Apr 18, 2019

Can We Afford to Have a Child?

Can We Afford to Have a Child?

I am an early childhood professional with over 10 years of experience. I consider myself a lifelong learner and I bring that experience into my teaching daily. I recently realized that I needed to practice more self-care, and that modeling this for my students could create a learning opportunity for them as well. If I come back from a meeting and I am rushing in, and I arrive to 14 preschoolers who want to share something with me, I need to just put my things down and say, “Hey friends, I actually really need to take a deep breath right now.” They say, “Yeah, you do need that. Let's do that together, let's help you!”

I am passionate about my work and about guiding young children through their own development. That’s why I am currently completing graduate studies in educational leadership. (I’m the only early childhood professional in the program!) And yet, despite my education and my experience in the field, I’m not sure I earn enough to afford having a child of my own. I’m at a place where I'm starting to have conversations with my family about having children, and the kind of sacrifices and/or compromises that will need to be made to afford to do that. And the fact that that is a reality for me means that it is a reality for many people.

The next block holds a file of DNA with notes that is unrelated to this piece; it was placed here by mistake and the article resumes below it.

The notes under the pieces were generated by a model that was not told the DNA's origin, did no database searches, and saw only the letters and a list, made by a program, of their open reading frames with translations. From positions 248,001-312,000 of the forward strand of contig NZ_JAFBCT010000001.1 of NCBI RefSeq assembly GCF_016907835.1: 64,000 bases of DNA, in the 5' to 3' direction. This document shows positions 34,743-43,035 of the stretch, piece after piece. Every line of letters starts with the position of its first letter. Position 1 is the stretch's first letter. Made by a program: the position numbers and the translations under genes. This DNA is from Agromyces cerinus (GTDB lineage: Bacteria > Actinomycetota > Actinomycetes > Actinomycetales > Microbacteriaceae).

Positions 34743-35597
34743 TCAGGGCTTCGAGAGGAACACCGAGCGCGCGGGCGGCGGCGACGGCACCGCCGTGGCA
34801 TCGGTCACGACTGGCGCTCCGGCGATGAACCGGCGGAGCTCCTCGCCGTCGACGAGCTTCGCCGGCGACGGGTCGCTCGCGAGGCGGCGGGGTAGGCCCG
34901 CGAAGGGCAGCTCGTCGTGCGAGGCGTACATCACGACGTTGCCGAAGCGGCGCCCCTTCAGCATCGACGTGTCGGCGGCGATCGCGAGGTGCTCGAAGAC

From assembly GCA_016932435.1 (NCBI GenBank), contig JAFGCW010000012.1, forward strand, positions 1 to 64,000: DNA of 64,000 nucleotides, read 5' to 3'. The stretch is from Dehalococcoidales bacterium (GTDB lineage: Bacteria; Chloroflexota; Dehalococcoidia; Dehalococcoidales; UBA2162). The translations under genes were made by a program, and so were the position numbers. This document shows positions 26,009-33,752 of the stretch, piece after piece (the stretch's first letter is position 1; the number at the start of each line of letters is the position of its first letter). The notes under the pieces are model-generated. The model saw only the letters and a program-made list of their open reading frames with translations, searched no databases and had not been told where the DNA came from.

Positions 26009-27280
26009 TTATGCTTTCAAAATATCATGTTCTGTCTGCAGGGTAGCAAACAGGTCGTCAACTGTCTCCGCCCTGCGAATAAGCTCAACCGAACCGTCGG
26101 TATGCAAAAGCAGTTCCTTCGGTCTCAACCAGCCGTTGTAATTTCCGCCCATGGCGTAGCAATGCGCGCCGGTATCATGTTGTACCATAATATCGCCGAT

It’s critical that the public recognizes the importance of early childhood. There are consequences to me not being respected as a professional, but there are also consequences to children not being respected as competent and capable. We can’t turn our back on children during the most important time in their life for learning.

The education system of the future must be one that understands early childhood as the beginning of a lifetime of learning. Increased investment in early childhood would be the first step to creating such a collaborative educational system. Whether you're teaching infants or third graders or adults, a shift in funding would elevate the level of so many components of education. And what comes to mind is care, but also advocacy and relationship, and respect—opportunities for things to be viewed as more collaborative and supportive.

~Jen O., Hinesburg

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